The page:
Chamber: Government departments working half days during summer months ‘unacceptable’

With the economy running at an ‘advanced pace’ businesses could not afford not to have uninterrupted services during the summer months

The pace at which Malta's economy is currently running necessitates government departments to offer their services in the afternoon, the Chamber said
The pace at which Malta's economy is currently running necessitates government departments to offer their services in the afternoon, the Chamber said

The Chamber of Commerce has urged the government to find a solution to the fact that many government departments “closed shop altogether, or provided their services at a premium cost in the afternoons of summer months”.

In its “pro-competitive proposals” to Finance Minister Edward Scicluna, the chamber said that with the economy running at its current “advanced pace”, it was unacceptable for government departments to hinder the country’s economic operation by being available for shorter hours during the summer months.

“The private and public sector were the two sides of the same coin called the economy, and they needed each other to function well,” it said in a statement, adding that the government should find a solution that did not come at a cost to the private sector and which would ensure uninterrupted services to business during summer afternoons.

Another priority, it said, were the excessive electricity prices being paid by Small and Medium Enterprises in Malta, which is said were 42% higher than the EU average.

The chamber stressed that the price for energy being paid by Maltese businesses was the highest across Europe and that proposal was of particular importance when one considered the fact that the cost of electricity represented approximately 12% of the overhead costs for businesses.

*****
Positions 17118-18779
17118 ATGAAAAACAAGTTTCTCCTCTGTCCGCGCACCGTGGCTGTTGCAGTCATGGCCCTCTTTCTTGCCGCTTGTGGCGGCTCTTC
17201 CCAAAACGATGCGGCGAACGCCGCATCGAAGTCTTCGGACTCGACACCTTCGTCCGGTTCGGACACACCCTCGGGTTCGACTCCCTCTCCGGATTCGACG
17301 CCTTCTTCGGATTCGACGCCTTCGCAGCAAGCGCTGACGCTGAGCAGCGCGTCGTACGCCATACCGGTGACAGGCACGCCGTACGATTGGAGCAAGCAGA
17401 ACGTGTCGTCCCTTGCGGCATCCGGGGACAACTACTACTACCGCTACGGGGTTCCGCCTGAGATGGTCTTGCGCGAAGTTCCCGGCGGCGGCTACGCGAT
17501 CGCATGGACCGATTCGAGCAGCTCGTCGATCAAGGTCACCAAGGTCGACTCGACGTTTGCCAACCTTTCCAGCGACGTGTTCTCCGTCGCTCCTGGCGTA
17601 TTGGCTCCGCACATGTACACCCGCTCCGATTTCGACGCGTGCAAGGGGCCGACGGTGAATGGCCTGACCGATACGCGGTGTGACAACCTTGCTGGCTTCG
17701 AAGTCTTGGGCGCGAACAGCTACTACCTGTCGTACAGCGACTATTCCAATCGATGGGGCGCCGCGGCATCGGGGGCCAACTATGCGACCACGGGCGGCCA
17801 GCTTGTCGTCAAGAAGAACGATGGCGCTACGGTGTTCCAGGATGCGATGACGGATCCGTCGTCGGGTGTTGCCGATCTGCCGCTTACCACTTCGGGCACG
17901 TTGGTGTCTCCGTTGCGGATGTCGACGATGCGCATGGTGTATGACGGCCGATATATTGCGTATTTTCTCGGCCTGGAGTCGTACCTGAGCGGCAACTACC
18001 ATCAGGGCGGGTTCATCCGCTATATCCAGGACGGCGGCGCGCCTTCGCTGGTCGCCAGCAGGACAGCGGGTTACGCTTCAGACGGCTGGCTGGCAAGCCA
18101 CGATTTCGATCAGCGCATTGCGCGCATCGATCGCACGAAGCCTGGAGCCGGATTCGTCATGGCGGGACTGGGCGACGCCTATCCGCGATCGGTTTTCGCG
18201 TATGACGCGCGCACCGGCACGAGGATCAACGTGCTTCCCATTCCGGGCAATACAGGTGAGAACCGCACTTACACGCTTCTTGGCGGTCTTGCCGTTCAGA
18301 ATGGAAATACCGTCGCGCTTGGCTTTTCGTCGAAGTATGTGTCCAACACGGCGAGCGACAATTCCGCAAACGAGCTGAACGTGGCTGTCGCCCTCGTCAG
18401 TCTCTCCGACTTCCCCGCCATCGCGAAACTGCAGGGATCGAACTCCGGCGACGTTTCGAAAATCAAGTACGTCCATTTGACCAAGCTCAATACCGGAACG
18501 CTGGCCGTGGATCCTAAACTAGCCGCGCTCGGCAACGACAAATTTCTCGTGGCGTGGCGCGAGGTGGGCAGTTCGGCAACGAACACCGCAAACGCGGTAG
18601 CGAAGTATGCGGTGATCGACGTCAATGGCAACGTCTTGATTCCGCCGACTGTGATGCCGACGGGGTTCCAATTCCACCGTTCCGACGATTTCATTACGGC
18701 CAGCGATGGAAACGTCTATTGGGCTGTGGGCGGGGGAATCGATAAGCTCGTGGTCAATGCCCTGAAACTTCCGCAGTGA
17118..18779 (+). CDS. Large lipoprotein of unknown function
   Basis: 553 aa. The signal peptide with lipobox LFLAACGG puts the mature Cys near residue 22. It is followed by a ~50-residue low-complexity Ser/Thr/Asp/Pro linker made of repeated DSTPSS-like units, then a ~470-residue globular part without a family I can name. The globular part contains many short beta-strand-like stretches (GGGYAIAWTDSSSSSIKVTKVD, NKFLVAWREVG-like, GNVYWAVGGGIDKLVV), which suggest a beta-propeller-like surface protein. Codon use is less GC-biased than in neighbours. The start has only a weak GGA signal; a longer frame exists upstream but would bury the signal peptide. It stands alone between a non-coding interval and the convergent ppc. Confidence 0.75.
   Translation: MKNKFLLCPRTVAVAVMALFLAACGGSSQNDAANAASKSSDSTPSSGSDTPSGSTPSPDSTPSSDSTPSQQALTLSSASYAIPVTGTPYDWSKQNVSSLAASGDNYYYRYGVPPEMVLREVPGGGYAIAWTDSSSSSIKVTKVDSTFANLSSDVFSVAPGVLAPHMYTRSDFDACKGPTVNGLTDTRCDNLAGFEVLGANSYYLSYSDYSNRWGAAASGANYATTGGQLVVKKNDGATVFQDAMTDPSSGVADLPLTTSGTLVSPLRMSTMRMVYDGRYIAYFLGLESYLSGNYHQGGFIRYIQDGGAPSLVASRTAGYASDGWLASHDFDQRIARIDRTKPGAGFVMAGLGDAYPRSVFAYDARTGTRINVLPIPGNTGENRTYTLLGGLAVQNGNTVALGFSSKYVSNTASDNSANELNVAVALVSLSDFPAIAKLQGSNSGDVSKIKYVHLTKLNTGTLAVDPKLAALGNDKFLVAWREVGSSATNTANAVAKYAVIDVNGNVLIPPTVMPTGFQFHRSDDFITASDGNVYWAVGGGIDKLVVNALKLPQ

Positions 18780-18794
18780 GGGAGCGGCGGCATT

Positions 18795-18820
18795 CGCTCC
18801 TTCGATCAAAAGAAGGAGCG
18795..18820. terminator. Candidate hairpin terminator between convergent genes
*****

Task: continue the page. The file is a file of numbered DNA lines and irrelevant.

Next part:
It said it was therefore proposing the introduction of a Night Tariff framework, “purchasing flexibility”, as well as the introduction of privately managed energy distribution substations could “help business overcome the uncompetitive tariffs” being incurred.

In addition to the price of electricity, the chamber stressed the need for measures related to labour market issues “posing challenges to business and the sustainability of jobs”.

“While the chamber expressed itself in favour of active labour market policies, it warned that continuous extensions to leave allowances, the potential introduction of parental sick leave and the compensation for public holidays falling on a weekend were considered a grave concern which would only serve to erode Malta’s competitiveness,” read the statement.

Moreover, the chamber said that Malta’s state of “full-employment” had created significant challenges to private sector recruitment. The chamber was therefore proposing “added efficiency to the complex and burdensome work-permit application process for the employment of non-Maltese employees, as well as the setting up of fast-track processing schemes.

Among the other recommendations to the minister was accelerating the establishment of the Malta Development Bank, keeping the current eco-contribution rather than replacing it with excise duties, the conclusion of “the well-overdue merger of public revenue collecting entities, as well as proposals related to infrastructure, Air Malta, RTDI and access to finance in Malta. 

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